Simulated Prison in '71 Showed a Fine Line
Between `Normal' and 'Monster'
By John Schwartz
May 6, 2004
In 1971 researchers at Stanford University created a simulated prison in the
basement of the campus psychology building. They randomly assigned 24
students to be either prison guards or prisoners for two weeks.
Within days the "guards" had become swaggering and sadistic, to the point of
placing bags over the prisoners' heads, forcing them to strip naked and
encouraging them to perform sexual acts.
The landmark Stanford experiment and studies like it give insight into how
ordinary people can, under the right circumstances, do horrible things -
including the mistreatment of prisoners at the Abu Ghraib prison in Iraq.
What is the distance between "normal" and "monster"? Can anyone become a
Such questions, explored over the decades by philosophers and social
scientists, come up anew whenever shocking cases of abuse burst upon the
national consciousness, whether in the interrogation room, the police
station or the high school locker room.
Hannah Arendt coined the phrase "banality of evil" to describe the very
averageness of the Nazi leader Adolf Eichmann. Social psychologists pursued
the question more systematically, conducting experiments that demonstrated
the power of situations to determine human behavior.
Dr. Philip G. Zimbardo, a leader of the Stanford prison study, said that
while the rest of the world was shocked by the images from Iraq, "I was not
surprised that it happened."
"I have exact, parallel pictures of prisoners with bags over their heads,"
from the 1971 study, he said.
At one point, he said, the guards in the fake prison ordered their prisoners
to strip and used a rudimentary sex joke to humiliate them.
Professor Zimbardo ended the experiment the next day, more than a week
earlier than planned.
Prisons, where the balance of power is so unequal, tend to be brutal and
abusive places unless great effort is made to control the guards' base
impulses, he said. At Stanford and in Iraq, he added: "It's not that we put
bad apples in a good barrel. We put good apples in a bad barrel. The barrel
corrupts anything that it touches."
To the extent that the Abu Ghraib guards acted, as some have said, at the
request of intelligence officers, other studies, performed 40 years ago by
Dr. Stanley Milgram, then a psychology professor at Yale, can also offer
some explanation, researchers said. In a series of experiments, he told test
subjects that they were taking part in a study about teaching through
The subjects were instructed by a researcher in a white lab coat to deliver
electric shocks to another participant, the "student."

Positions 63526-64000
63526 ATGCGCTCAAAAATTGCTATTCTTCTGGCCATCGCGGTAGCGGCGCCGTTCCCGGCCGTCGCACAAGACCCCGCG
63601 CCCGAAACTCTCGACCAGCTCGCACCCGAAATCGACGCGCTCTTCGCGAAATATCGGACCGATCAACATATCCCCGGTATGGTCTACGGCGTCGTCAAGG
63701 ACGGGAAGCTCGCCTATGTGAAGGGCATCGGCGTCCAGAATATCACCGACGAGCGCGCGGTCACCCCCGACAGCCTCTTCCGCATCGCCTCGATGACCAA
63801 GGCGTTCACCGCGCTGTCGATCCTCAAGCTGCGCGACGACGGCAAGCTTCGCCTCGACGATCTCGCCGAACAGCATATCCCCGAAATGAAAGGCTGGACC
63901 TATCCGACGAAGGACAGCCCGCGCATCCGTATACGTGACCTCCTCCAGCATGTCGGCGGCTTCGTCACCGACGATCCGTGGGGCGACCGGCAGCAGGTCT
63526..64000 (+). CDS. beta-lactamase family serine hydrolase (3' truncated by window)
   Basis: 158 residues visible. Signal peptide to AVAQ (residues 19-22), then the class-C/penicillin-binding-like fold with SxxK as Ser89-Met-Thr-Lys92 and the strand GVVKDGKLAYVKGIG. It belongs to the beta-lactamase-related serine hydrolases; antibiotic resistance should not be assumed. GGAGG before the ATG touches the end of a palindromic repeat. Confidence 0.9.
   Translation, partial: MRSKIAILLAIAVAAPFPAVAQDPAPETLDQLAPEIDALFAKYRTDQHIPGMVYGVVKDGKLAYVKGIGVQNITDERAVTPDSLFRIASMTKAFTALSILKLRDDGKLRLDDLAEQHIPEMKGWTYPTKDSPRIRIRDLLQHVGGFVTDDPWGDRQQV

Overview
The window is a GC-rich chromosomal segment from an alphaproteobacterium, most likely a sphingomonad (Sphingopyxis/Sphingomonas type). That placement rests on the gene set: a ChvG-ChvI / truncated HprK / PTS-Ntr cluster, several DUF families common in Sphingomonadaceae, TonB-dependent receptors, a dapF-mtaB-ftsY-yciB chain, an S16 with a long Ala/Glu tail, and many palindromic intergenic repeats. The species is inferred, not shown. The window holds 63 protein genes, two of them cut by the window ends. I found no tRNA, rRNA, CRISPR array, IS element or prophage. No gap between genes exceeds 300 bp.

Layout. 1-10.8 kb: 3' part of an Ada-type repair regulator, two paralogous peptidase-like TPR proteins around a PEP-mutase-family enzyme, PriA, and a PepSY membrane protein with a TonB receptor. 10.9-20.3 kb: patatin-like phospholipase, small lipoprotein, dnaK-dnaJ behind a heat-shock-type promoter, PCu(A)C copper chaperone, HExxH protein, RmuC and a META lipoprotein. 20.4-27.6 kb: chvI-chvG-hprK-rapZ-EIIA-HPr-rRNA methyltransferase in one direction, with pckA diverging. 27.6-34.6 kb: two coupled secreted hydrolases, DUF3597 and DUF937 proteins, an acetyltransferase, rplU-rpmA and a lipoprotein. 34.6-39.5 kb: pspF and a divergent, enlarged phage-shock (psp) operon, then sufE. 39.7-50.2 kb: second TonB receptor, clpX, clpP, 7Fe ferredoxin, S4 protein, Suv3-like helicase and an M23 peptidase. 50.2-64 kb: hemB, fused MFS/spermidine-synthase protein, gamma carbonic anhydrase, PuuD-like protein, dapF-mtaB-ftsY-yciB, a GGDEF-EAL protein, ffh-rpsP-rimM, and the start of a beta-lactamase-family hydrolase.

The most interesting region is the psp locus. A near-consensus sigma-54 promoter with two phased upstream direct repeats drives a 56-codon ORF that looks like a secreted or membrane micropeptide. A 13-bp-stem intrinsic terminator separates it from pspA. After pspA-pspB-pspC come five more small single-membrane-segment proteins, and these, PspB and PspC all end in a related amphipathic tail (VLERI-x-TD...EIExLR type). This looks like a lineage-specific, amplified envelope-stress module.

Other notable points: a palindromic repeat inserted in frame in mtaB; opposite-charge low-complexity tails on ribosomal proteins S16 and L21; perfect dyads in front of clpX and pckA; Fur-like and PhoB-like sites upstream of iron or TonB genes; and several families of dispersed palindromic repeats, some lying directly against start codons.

Every time the student gave an incorrect answer to a question, the subject
was ordered to deliver a shock. The shocks started small but became
progressively stronger at the researcher's insistence, with labels on the
machine indicating jolts of increasing intensity - up to a whopping 450
The shock machine was a cleverly designed fake, though, and the victims were
actors who moaned and wailed. But to the test subjects the experience was
all too real.
Most showed anguish as they carried out the instructions. A stunning 65
percent of those taking part obeyed the commands to administer the electric
shocks all the way up to the last, potentially lethal switch, marked "XXX."
Dr. Charles B. Strozier, director of the Center on Terrorism and Public
Safety at John Jay College of Criminal Justice in New York, said the prison
guards in Iraq might feel that the emotions of war and the threat of
terrorism gave them permission to dehumanize the prisoners.
"There has been a serious, siesmic change in attitude after 9/11 in the
country in its attitude about torture," Dr. Strozier said, a shift that is
evident in polling and in public debate. In the minds of many Americans, he
said, "it's O.K. to torture now, to get information that will save us from
Craig W. Haney, a professor of psychology at the University of California,
Santa Cruz, who was one of the lead researchers in the Stanford experiment,
says prison abuses can be prevented by regular training and discipline,
along with outside monitoring.
Without outsiders watching, Professor Haney said, "what's regarded as
appropriate treatment can shift over time," so "they don't realize how badly
"If anything," he said, "the smiling faces in those pictures suggest a total
loss of perspective, a drift in the standard of humane treatment."
Experiments like those at Stanford and Yale are no longer done, in part
because researchers have decided that they involved so much deception and
such high levels of stress - four of the Stanford prisoners suffered
emotional breakdowns - that the experiments are unethical.
You can read more on the experiment and follow-ups at